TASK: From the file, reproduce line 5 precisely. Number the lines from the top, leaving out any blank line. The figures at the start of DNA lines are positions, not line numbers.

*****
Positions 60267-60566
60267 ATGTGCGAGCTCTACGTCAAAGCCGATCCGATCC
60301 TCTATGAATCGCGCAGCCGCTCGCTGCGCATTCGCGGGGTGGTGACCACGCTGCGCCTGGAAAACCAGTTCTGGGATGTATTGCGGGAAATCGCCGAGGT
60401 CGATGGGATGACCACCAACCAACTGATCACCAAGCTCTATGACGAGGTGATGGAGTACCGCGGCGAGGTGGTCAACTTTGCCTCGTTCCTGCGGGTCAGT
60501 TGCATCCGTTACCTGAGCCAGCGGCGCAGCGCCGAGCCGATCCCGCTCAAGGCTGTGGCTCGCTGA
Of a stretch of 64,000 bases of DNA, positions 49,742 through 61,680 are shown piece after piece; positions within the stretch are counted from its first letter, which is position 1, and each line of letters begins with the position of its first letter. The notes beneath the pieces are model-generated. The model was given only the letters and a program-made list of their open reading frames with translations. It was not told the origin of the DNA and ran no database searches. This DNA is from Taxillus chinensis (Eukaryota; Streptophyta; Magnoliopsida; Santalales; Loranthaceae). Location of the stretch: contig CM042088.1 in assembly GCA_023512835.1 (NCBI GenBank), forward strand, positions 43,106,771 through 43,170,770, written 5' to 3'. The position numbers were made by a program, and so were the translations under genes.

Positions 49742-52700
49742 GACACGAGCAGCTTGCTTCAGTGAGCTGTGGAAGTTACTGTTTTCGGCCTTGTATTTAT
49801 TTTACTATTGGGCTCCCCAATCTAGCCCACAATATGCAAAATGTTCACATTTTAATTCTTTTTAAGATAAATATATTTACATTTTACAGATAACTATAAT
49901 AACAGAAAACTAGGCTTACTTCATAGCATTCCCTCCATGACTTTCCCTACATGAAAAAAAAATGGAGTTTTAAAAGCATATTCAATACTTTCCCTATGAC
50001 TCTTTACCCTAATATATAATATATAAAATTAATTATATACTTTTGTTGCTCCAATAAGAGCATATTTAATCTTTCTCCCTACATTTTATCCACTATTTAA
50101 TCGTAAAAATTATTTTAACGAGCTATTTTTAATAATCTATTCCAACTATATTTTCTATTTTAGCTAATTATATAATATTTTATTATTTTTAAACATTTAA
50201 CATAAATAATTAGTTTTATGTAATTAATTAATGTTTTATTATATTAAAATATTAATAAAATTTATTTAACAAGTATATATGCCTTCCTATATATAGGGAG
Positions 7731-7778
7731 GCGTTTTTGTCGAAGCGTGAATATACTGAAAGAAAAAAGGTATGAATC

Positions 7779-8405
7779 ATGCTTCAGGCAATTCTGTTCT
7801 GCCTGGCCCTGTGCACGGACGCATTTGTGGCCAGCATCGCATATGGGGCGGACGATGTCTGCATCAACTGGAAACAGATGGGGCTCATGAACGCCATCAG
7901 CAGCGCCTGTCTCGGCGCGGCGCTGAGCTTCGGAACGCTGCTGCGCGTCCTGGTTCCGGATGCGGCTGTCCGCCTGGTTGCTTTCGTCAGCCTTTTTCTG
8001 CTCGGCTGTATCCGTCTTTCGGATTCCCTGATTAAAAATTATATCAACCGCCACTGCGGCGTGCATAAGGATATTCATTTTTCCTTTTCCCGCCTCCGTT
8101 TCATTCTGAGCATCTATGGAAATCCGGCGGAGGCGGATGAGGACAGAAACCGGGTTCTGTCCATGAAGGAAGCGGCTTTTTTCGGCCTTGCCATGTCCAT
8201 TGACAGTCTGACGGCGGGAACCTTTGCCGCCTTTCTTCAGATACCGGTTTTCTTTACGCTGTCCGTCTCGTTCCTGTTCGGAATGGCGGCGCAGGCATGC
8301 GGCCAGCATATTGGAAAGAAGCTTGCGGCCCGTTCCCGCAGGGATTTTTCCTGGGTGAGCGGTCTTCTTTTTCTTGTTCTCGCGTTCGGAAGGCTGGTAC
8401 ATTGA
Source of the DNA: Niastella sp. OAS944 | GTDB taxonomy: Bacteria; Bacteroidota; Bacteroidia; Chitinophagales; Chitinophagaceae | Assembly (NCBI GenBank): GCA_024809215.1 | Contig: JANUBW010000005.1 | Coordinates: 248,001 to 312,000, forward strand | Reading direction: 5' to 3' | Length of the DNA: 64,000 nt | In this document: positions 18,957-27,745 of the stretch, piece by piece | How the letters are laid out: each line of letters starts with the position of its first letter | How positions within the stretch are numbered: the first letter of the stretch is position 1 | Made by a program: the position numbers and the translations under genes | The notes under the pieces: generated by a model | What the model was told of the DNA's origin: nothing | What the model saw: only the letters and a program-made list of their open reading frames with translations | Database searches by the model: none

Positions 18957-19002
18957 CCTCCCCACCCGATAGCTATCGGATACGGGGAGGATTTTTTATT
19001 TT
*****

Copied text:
60501 TGCATCCGTTACCTGAGCCAGCGGCGCAGCGCCGAGCCGATCCCGCTCAAGGCTGTGGCTCGCTGA